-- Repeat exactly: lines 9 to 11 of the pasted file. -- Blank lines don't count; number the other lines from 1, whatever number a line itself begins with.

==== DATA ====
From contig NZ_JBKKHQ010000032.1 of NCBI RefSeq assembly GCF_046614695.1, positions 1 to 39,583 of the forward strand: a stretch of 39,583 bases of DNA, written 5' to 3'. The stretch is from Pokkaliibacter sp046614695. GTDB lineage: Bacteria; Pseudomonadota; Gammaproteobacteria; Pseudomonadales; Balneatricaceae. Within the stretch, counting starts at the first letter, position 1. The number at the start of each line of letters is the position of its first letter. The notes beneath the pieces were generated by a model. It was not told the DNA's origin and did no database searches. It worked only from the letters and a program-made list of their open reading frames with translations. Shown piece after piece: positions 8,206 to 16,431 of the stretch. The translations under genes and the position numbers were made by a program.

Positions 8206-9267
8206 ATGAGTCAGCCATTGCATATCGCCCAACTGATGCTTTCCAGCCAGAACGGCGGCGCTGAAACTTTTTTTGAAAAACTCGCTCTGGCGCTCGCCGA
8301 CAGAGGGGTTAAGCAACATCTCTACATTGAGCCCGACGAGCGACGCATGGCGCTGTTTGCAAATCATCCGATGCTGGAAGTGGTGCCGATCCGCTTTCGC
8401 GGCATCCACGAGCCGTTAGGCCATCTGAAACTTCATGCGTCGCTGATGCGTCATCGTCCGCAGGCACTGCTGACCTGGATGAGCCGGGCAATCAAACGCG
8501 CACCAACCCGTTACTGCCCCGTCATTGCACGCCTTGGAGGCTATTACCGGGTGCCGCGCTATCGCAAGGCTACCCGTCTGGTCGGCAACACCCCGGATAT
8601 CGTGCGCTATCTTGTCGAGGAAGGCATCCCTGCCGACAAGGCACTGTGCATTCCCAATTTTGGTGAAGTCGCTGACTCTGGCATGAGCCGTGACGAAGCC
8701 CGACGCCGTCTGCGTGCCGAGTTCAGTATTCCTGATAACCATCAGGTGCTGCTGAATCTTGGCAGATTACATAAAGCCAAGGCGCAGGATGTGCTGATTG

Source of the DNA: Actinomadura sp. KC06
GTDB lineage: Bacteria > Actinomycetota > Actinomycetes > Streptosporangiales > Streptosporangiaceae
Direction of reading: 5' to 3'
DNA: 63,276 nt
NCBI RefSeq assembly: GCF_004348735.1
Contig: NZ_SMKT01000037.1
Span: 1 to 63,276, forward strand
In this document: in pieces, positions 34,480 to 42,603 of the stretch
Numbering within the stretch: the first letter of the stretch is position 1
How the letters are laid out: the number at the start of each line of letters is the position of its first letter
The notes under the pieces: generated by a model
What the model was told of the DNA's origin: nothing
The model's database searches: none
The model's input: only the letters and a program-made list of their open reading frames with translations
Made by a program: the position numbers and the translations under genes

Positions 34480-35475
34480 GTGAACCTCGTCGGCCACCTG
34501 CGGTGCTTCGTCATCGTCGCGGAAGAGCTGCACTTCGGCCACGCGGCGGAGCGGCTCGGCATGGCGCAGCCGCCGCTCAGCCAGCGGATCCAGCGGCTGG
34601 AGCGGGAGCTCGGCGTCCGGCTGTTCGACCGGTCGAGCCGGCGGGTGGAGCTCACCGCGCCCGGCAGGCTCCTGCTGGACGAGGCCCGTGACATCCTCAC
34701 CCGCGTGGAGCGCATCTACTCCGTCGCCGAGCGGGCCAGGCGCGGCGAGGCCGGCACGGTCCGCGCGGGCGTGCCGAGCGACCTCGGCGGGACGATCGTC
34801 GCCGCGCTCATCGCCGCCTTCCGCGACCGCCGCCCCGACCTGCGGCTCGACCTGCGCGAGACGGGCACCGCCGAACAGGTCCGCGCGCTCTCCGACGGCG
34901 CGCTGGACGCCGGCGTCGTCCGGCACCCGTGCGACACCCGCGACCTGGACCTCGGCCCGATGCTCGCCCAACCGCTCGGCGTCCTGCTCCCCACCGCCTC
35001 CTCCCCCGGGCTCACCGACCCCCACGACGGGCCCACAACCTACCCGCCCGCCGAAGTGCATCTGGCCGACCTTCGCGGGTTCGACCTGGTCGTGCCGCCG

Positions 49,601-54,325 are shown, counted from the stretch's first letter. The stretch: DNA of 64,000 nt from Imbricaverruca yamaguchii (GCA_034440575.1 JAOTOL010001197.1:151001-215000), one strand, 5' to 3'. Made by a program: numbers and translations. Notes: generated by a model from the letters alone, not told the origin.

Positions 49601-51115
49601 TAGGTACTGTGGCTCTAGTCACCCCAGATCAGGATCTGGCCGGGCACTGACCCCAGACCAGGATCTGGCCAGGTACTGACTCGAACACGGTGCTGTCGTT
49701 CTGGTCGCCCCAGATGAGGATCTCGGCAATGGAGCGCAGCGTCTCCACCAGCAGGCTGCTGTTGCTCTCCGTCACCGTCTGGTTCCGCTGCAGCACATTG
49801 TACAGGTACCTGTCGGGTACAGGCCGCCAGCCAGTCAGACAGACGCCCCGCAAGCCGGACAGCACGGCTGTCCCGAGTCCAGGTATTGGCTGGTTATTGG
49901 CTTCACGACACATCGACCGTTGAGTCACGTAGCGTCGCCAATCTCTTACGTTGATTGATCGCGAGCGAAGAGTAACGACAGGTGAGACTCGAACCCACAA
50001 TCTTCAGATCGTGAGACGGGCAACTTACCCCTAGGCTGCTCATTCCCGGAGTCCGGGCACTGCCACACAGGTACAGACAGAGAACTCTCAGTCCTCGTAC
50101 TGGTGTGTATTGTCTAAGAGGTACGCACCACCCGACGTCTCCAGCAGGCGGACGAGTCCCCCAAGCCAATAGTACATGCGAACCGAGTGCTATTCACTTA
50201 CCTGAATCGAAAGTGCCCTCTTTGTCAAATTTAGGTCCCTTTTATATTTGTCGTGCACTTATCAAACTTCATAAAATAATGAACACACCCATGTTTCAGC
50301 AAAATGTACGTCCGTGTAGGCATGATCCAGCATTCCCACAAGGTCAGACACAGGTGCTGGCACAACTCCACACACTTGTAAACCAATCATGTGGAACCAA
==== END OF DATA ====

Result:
Source of the DNA: Actinomadura sp. KC06
GTDB lineage: Bacteria > Actinomycetota > Actinomycetes > Streptosporangiales > Streptosporangiaceae
Direction of reading: 5' to 3'